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Andean Trade Talks Progressing

Negotiations for an Andean free-trade agreement are moving forward, though key details in the apparel and textile area still need to be worked out.

WASHINGTON — Negotiations for an Andean free-trade agreement are moving forward, though key details in the apparel and textile area still need to be worked out.

An accord would remove trade barriers among the U.S., Peru, Colombia and Ecuador. Bolivia has been observing the talks, but is not yet a party to them. The next round of negotiations is scheduled in the Washington area the week of Nov. 14.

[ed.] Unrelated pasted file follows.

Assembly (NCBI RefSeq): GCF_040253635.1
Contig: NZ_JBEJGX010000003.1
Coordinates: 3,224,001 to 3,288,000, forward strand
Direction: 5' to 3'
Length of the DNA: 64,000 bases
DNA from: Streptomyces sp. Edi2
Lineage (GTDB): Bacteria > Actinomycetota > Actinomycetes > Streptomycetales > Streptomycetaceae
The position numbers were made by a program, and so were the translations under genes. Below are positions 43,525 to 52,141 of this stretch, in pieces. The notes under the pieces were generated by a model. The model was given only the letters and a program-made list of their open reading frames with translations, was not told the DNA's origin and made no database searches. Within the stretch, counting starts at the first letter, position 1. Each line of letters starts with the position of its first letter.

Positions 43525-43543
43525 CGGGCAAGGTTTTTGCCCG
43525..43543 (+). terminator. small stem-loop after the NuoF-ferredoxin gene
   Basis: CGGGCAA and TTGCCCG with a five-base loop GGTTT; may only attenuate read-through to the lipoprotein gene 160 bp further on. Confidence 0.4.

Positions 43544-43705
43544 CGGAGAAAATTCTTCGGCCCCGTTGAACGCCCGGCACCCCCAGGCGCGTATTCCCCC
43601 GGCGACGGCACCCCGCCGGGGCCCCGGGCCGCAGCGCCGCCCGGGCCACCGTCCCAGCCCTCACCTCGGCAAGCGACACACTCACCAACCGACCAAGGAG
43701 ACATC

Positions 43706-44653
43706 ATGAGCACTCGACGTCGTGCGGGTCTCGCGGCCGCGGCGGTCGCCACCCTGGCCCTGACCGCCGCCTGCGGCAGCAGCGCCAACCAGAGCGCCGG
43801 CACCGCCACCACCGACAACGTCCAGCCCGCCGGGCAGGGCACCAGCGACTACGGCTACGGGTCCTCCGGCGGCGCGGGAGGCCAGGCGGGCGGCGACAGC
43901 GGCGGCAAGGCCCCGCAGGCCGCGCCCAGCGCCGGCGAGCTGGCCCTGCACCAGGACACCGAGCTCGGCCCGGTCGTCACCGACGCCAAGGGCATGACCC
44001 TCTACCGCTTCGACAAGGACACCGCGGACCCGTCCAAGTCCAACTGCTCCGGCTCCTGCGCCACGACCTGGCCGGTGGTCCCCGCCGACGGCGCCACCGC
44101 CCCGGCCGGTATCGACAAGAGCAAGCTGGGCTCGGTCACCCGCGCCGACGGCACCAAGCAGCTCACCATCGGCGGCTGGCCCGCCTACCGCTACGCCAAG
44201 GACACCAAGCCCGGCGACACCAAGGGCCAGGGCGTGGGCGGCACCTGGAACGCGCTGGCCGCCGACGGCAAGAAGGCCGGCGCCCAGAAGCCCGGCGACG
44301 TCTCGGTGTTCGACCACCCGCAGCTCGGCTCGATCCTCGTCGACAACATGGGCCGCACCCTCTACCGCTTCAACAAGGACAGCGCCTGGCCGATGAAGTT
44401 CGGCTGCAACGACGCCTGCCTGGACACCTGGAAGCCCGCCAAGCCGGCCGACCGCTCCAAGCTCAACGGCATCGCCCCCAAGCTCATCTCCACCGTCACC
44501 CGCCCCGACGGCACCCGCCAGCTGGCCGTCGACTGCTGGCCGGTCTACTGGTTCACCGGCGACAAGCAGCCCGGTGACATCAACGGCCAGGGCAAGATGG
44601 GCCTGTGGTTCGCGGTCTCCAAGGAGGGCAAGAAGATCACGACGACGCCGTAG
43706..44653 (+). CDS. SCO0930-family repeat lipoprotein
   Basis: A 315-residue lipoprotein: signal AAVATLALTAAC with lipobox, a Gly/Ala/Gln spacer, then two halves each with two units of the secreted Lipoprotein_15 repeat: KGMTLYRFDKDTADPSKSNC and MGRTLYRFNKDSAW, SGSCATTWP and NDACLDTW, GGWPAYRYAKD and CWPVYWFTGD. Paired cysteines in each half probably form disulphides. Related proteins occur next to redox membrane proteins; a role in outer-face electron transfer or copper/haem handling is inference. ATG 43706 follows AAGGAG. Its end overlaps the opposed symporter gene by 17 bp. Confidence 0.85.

Trade officials met here last week to take stock of the discussions, which face a key window of opportunity in November. After Thanksgiving, a World Trade Organization meeting to move along global trade talks will require even more attention, and elections in some of the countries would complicate the timetable.

For the year ending Aug. 31, apparel and textile imports from the Andean countries, including Bolivia, rose 2.4 percent to 285.9 million square meter equivalents, worth $1.48 billion.

A U.S. trade official, speaking on condition of anonymity, said a deal might be reached next month.

“We think it’s possible, but we’re not making predictions,” the official said. “Within the textile area, we’ve closed out and reached agreement on things like the customs cooperation aspect, so really the main remaining aspect relates to the rules of origin and finalizing the tariff framework. We’re not there yet, but intensive talks are continuing.”

Rules of origin regulate the content and production of goods.

This story first appeared in the October 24, 2005 issue of WWD.  Subscribe Today.